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- I asked a financial planner to look at my money and help me save more next year.
- He suggested spending less on eating out and online shopping.
- He also recommended considering inflow versus outflow and taking advantage of a cash-back credit card.
At the end of every year, I audit my spending and look for opportunities to change my money habits so I can save more in the new year. When I started to eyeball my credit card statement from 2023, I realized that my bills reached an all-time high this year. This meant that I didn’t hit my savings goal of holding onto 20% of my income and my overall net worth wasn’t able to grow very much.
In order to make 2024 different from this year, I met with financial planner Bryan Kuderna and asked him to look at my finances and suggest ways I can realistically save more than 24% of income in the new year. Here are his four actionable tips.
1. Get comfortable eating meals at home
In any given month, more than 75% of my charges were food and beverage related. A big reason why I barely used my kitchen this year was because I became a first-time mom and didn’t have the time or energy to meal prep. However, my dining out habit came with a hefty price tag.
“If you plan ahead and buy ingredients at the grocery store, you could cut your food bill every month in half,” Kuderna said. “Not only has inflation made the cost of eating out quite high but the option of tipping at places has gotten out of control. Even places where you buy pre-made food are showing you a tip screen when you check out.”
When I looked at receipts from recent food purchases, I noticed that he was right. Since I was getting in the habit of eating out or getting takeout four to five times a week, my monthly spending was higher than usual in the food category.
2. Put some guardrails up for online shopping
I knew that I was getting a bit too relaxed with my online shopping habits but I had no idea how much I had spent this year on Amazon until I added up all of my charges from the 156 orders I placed over the past 12 months. I assumed that I had spent 50% of what I actually did.
“Online shopping can sometimes be compared to gambling,” Kuderna said. “You can become addicted and not even realize what you’re buying. You have to put guardrails in place so that you don’t fall prey to the one-off purchases that start to really add up.”
I realized I often think about something I need and hit the buy now button without thinking much about it. Kuderna suggested that I set limits to how much I spend on Amazon — I’ll aim for 50% less a month than I did in 2023 — and hold myself accountable to that goal by having one day a week where I do all of my Amazon shopping to avoid impulse purchases.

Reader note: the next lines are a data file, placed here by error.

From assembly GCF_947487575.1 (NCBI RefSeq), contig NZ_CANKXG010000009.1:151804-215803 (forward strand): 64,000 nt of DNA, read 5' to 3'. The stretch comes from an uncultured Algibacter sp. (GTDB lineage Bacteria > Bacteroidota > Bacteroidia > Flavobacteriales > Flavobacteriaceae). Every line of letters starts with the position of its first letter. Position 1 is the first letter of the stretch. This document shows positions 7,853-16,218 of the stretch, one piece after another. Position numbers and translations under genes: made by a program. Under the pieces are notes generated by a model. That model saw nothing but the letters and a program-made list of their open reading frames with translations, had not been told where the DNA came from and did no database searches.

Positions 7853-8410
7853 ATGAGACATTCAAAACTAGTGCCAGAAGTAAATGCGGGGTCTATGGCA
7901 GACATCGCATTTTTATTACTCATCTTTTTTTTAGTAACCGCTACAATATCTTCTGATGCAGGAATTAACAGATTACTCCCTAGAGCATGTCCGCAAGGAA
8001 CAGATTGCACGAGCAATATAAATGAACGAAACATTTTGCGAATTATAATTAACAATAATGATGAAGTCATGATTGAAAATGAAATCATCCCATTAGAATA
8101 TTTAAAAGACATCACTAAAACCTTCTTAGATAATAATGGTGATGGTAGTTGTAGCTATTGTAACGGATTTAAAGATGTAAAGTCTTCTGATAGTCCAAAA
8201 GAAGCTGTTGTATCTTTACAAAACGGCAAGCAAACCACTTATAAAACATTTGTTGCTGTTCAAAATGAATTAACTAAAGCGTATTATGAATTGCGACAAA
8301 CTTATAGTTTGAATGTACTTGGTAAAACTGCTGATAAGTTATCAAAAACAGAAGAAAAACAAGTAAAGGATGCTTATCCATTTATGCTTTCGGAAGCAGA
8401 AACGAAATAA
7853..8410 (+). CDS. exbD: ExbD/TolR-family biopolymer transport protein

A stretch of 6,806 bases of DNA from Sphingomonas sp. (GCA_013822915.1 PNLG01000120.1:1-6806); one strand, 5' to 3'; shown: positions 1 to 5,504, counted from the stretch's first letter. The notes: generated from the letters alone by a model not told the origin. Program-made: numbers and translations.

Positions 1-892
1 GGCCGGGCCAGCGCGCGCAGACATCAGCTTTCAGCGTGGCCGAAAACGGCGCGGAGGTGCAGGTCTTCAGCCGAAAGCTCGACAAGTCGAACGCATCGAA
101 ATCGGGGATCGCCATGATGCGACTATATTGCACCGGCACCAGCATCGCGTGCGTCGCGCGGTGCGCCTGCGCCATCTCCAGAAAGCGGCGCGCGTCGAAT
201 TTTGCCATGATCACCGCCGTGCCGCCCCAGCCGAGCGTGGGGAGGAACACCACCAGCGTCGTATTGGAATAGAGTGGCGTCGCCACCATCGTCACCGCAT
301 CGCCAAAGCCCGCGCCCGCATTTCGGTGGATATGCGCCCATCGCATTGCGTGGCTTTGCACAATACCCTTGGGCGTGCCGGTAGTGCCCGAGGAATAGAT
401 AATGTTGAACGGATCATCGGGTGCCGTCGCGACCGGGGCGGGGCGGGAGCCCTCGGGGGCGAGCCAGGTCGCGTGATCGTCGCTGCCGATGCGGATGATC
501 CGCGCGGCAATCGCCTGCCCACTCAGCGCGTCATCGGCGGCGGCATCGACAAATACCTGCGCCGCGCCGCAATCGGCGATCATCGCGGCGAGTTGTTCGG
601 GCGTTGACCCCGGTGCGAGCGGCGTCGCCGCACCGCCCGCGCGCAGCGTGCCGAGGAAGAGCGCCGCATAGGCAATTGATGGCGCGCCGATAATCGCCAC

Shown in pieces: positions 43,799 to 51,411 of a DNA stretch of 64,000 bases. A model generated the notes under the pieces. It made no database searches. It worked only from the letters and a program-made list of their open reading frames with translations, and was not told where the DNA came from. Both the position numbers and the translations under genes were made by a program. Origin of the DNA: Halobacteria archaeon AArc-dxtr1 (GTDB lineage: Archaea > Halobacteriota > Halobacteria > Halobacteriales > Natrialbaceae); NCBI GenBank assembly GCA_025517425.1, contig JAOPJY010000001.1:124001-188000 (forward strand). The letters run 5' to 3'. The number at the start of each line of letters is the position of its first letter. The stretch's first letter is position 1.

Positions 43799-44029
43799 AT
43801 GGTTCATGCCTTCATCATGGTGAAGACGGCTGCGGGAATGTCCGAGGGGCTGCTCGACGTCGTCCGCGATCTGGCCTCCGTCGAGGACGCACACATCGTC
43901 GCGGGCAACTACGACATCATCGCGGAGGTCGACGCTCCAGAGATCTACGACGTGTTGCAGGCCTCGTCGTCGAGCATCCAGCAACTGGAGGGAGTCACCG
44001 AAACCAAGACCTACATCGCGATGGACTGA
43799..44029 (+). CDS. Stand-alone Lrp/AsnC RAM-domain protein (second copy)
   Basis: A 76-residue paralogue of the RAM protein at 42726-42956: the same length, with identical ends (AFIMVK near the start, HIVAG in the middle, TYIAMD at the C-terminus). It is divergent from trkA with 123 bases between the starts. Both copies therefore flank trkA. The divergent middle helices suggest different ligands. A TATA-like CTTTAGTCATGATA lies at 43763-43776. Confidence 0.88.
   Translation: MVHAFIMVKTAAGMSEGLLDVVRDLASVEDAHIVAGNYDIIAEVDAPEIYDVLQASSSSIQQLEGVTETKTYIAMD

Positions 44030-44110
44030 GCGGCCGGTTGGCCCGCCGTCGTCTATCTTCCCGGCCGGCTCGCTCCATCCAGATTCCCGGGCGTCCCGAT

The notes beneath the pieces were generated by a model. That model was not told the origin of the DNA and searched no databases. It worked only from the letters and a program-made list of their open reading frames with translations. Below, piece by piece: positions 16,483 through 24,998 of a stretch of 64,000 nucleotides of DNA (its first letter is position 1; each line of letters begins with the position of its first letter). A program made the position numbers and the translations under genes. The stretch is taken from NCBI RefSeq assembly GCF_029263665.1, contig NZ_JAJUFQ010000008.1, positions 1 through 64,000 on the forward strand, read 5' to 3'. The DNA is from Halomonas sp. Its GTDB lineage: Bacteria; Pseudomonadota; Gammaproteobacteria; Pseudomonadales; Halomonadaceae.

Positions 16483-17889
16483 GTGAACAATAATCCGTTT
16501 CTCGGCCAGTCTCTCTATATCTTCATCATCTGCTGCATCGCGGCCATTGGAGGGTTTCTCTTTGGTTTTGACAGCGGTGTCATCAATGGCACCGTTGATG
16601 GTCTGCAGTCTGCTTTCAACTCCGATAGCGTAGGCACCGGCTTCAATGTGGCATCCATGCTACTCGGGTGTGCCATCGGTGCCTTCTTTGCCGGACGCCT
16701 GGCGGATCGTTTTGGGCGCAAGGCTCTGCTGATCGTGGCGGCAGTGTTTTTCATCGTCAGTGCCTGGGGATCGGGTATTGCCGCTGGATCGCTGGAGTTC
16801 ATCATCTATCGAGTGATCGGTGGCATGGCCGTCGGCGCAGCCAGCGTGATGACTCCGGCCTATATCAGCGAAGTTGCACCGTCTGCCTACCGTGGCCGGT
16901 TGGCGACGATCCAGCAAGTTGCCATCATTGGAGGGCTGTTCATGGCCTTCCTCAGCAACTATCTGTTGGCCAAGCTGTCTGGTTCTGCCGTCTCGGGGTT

3. Consider a cash-back credit card
Aside from rent and a few other recurring bills, like insurance and utilities, most of my spending is done on my personal credit card. When Kuderna noticed that I’m using a travel rewards credit card, he suggested I consider a cash back one instead. Years ago, I traveled a lot and having those rewards came in handy to score a free flight or hotel stay. But now, I rarely pack up and go anywhere. My rewards aren’t being used or maximized.
“With a cash back credit card, you will get money back every month that you can use to pay your bill or put into your savings account,” Kuderna said. “Plus, some bank-issued cash back credit cards give you a bonus if the cash reward is deposited into a checking account from that institution.”
Putting all of my expenses on a cash back credit card that offers a range of 1.5% and 5% cash back on every purchase, depending on the category, seems like a worthwhile and easy way to save extra money every month.
The best cash back credit cards help optimize your earnings on everyday purchases and put cash back in your wallet. Popular cards include the Chase Freedom Unlimited and the Discover it Cash Back Card.
4. Increase income or decrease cost of living
Putting my credit card spending aside, my cost of living is the highest it’s ever been, from rent in New York City to health insurance premiums for my family.
“It’s a matter of inflow and outflow,” Kuderna said. “If you can’t change your outflows (rent, insurance, utilities) but want to save more of your inflow (your income), then you might have to find ways to bring in more money. If you don’t want to do that, you have to find ways to reduce your outflows.”
He recommended looking closely at your spending to see if there are any outflows to reduce, from coffee order every morning to a handful of subscriptions you hardly use. But if you find that you can’t lower any of your expenses, it could be time for a bigger change, like a career change or a move to downsize your cost of living.
Since it was less realistic for me to change my lifestyle, I decided that I needed to be practical about my inflow and find a way to earn at least 10% more than I did this year. That way, I’d be able to continue covering my outflows and have extra money to use toward building my overall net worth. As a business owner and freelancer, my income varies month to month. But I’m putting together new packages to pitch clients and looking into ways to use my skills to pick up a new side hustle or two in 2024.